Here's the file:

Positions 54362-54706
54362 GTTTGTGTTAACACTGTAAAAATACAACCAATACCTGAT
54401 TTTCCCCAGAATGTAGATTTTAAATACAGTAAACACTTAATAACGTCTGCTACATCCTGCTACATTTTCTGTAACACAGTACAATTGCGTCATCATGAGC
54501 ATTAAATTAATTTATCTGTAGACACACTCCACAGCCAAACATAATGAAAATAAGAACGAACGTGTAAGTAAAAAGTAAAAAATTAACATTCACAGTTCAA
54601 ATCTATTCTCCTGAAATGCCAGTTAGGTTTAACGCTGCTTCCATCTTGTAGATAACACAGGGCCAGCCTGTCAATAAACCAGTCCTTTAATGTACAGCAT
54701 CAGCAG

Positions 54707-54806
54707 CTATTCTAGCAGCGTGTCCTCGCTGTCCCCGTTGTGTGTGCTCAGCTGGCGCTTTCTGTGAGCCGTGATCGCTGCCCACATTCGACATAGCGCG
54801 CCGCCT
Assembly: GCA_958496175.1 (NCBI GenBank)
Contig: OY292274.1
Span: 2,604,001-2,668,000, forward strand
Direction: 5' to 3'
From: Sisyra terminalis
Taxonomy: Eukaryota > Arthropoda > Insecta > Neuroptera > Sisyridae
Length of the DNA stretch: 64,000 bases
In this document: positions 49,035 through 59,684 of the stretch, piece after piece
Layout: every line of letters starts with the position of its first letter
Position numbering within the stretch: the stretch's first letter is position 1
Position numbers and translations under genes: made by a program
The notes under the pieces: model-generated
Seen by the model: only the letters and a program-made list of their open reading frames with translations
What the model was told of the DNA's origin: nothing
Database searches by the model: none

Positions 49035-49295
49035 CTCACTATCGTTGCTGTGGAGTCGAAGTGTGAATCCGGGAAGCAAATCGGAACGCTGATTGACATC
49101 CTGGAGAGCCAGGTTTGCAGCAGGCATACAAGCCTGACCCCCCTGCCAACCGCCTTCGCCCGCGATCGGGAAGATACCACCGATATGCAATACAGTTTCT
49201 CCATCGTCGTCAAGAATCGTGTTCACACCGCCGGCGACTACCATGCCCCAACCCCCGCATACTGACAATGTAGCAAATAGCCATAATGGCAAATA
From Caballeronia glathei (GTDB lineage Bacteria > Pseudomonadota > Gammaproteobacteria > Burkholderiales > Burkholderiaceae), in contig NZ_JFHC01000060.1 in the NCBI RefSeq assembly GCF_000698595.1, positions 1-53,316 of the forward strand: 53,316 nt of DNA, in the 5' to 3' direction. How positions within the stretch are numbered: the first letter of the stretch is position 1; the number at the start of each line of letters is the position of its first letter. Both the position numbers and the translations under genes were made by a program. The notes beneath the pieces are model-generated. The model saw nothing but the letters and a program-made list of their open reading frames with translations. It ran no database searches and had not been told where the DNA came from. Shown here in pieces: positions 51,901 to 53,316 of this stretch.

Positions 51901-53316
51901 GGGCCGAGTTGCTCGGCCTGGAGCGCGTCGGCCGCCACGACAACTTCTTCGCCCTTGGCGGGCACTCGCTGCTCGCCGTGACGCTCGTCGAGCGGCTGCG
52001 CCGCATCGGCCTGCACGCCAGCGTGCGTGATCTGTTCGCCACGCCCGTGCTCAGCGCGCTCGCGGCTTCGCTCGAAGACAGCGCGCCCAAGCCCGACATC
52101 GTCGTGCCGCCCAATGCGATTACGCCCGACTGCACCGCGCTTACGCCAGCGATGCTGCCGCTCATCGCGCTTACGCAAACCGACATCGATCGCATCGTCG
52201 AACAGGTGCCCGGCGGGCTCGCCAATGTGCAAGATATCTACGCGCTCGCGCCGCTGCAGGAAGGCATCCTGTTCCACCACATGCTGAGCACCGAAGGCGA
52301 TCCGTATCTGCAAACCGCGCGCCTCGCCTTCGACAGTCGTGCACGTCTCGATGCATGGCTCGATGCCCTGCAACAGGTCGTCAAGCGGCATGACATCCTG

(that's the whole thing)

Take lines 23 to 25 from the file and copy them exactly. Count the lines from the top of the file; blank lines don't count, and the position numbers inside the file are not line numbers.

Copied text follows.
What the model was told of the DNA's origin: nothing
Database searches by the model: none

Positions 49035-49295